Anchor Video is a well-polished solution to the problem of sharing audio across social media. It makes the task simple for users, takes into account how different services are optimized for different aspect ratios, and creates a finished product that looks good enough to share.
Alongside the introduction of a revamped Podcasts app in iOS 11, Apple is making a few tweaks at the podcast feed level that will improve the way shows can be organized and displayed inside podcasting apps. Jason Snell shares the details on Six Colors:
New extensions to Apple’s podcast feed specification will allow podcasts to define individual seasons and explain whether an episode is a teaser, a full episode, or bonus content. These extensions will be read by the Podcast app and used to present a podcast in a richer way than the current, more linear, approach. (Since podcast feeds are just text, other podcast apps will be free to follow Apple’s lead and also alter how they display podcasts based on these tags.)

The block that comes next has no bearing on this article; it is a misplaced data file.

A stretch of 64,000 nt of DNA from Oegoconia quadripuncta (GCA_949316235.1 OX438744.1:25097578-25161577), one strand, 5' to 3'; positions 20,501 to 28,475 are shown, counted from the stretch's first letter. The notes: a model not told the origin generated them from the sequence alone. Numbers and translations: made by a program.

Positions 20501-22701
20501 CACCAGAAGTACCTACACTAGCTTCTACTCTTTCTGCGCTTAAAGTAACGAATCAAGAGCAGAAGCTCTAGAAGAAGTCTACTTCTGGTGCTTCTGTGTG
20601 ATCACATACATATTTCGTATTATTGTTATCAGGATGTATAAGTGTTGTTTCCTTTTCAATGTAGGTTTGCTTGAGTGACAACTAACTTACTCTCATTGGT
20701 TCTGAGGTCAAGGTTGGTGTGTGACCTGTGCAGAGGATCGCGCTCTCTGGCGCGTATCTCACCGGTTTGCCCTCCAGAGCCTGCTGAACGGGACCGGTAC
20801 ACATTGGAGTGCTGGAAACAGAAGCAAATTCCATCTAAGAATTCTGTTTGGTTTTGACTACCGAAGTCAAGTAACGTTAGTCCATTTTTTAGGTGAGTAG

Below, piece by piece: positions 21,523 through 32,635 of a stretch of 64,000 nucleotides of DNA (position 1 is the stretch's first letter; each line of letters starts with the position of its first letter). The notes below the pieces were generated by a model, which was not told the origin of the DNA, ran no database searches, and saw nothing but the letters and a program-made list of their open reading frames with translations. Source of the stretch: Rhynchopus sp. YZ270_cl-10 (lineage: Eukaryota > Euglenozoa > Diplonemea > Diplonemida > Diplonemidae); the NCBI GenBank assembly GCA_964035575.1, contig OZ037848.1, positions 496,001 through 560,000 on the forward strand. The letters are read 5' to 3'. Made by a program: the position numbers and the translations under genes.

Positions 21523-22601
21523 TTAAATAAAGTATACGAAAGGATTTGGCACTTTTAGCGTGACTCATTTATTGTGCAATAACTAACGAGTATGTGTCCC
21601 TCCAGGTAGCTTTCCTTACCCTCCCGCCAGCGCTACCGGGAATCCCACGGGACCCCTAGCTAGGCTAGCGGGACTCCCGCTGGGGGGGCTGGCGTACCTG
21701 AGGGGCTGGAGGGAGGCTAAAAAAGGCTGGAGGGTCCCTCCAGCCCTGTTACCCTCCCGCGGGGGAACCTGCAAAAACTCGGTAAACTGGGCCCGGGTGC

Users will be able to download full seasons, and the Podcasts app will know if a podcast is intended to be listened to in chronological order—“start at the first episode!”—or if it’s more timely, where the most recent episode is the most important.
As the world of podcasting has grown, there is now a more diverse selection of shows than ever before, leading to the need for more nuanced formatting of those shows. I appreciate how Apple is implementing these changes at a feed level so that third-party apps can take advantage of them as well.
The full array of podcasting changes, including a brief walkthrough of the redesigned Podcasts app in iOS 11, were first covered in a session from WWDC.